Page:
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Genetics of Glycogen-Storage Disease Type IV Clinical Presentation

  • Author: Lynne Ierardi-Curto, MD, PhD; Chief Editor: Maria Descartes, MD  more...
 
Updated: Jan 08, 2016
 

History

The classic presentation of glycogen-storage disease type IV (GSD IV) involves development of hepatosplenomegaly and failure to thrive in the first year of life.

Patients with progressive liver cirrhosis and associated portal hypertension may also present with the following:

  • Pruritus
  • Fatigue
  • Anorexia
  • Weakness
  • Jaundice
  • Peripheral edema
  • Epistaxis
  • Easy bruising and bleeding

Hepatic encephalopathy may cause lethargy, disorientation, or coma. Patients may present with hematemesis due to bleeding esophageal varices.

Patients who are mildly affected with nonprogressive liver disease or early liver cirrhosis may be asymptomatic.

The perinatal form of glycogen-storage disease type IV may include a history of fetal hydrops, cervical cystic hygroma, decreased in utero fetal movements, and severe hypotonia and cardiomyopathy at birth, leading to death in the neonatal period.[1, 2] Cases of a severe subtype of the perinatal form with fetal akinesia, arthrogryposis, pterygia, and severe skeletal muscle degeneration with onset in the second trimester of pregnancy have been reported.[3]

A milder congenital variant is associated with isolated hypotonia and gross motor delay, without hepatic or cardiac involvement.

Patients with muscle involvement may present with muscle weakness, fatigue, and muscle atrophy.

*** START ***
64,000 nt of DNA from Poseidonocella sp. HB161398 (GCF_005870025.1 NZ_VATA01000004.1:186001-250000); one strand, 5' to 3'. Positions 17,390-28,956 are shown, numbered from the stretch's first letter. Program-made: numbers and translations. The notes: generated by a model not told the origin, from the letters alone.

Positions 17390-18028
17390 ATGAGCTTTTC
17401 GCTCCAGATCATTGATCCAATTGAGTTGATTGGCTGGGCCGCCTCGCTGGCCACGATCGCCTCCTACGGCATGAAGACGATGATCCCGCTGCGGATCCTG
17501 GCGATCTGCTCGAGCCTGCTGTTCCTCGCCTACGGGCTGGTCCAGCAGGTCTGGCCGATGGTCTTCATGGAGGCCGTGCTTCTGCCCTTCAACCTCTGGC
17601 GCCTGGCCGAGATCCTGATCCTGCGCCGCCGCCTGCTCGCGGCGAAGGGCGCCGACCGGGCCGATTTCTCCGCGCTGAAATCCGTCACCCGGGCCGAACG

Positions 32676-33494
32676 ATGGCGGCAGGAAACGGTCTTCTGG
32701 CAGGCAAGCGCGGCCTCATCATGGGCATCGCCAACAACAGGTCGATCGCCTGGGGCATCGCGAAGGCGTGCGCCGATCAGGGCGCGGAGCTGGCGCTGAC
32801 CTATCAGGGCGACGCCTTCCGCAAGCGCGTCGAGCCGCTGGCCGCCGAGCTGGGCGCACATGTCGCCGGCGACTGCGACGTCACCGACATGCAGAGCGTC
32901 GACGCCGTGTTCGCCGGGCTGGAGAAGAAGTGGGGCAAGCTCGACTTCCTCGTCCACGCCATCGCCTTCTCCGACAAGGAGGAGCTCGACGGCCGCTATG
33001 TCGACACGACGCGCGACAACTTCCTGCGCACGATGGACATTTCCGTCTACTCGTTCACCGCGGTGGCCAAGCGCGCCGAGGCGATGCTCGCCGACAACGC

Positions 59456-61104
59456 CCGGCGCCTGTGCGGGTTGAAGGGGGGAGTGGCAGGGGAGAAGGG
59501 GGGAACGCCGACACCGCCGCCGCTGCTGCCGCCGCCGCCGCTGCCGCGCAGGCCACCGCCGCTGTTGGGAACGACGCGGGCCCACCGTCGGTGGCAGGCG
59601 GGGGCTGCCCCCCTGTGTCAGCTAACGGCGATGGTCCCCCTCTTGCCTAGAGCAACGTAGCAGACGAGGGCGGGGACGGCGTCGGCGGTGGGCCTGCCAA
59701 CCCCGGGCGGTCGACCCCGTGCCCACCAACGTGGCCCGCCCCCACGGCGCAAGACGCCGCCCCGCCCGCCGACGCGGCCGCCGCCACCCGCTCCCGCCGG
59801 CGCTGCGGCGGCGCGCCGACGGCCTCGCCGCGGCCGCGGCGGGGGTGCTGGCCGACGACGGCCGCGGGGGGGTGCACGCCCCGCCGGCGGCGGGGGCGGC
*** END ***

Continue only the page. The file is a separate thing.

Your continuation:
Patients with glycogen-storage disease type IV whose conditions involve associated dilated cardiomyopathy may present with the following:

  • Failure to thrive
  • Fatigue
  • Irritability
  • Anorexia and feeding problems
  • Diaphoresis
  • Dyspnea
  • Orthopnea
  • Edema

Patients with central and peripheral nerve involvement (eg, adult polyglucosan body disease [APBD]) may present with the following:

  • Muscle weakness
  • Fatigue
  • Gait disturbances (eg, spastic paraplegia)
  • Voiding difficulties (eg, neurogenic bladder)
  • Peripheral neuropathy
  • Mild cognitive impairment and dementia
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Physical

A physical examination of patients with the classic form of glycogen-storage disease type IV reveals evidence of liver failure and portal hypertension.

Patients with other forms of glycogen-storage disease type IV present with symptoms of affected organ or tissue dysfunction. Affected areas include the heart, peripheral muscle, or CNS and peripheral nervous systems.

Failure to thrive and growth delay may be evident.

Pallor and pale conjunctiva may be noted in patients with anemia.

Jaundice may result from hyperbilirubinemia secondary to decreased hepatic excretory function.

Petechiae and ecchymoses may be observed in patients with thrombocytopenia secondary to splenic sequestration and decreased coagulation factors from hepatic failure.

Peripheral edema may result from decreased hepatic synthesis of albumin or heart failure.

The abdomen may protrude. Hepatomegaly is often present, with increased liver span and a firm, nontender liver edge. In addition, ascites, splenomegaly, and a prominent abdominal venous pattern develop in patients with associated portal hypertension.

Hepatomegaly may be mild or absent in patients with nonprogressive liver disease.

Evidence of early cardiomyopathy includes the following:

  • Decreased peripheral perfusion
  • Decreased pulse pressure
  • Tachycardia
  • Hepatomegaly
  • Peripheral edema
  • Systolic murmur due to valvular incompetence
  • Gallop rhythm
  • Abnormal lung auscultatory findings
  • Costal and subcostal retractions
  • Increased jugular venous pressure
  • Periorbital edema in infants

Patients with glycogen-storage disease type IV that involves the muscles may have muscle atrophy, weakness, and decreased strength.

Patients with the severe perinatal form of glycogen-storage disease type IV often exhibit severe muscle involvement, including biventricular cardiac dysfunction and facial weakness.[4]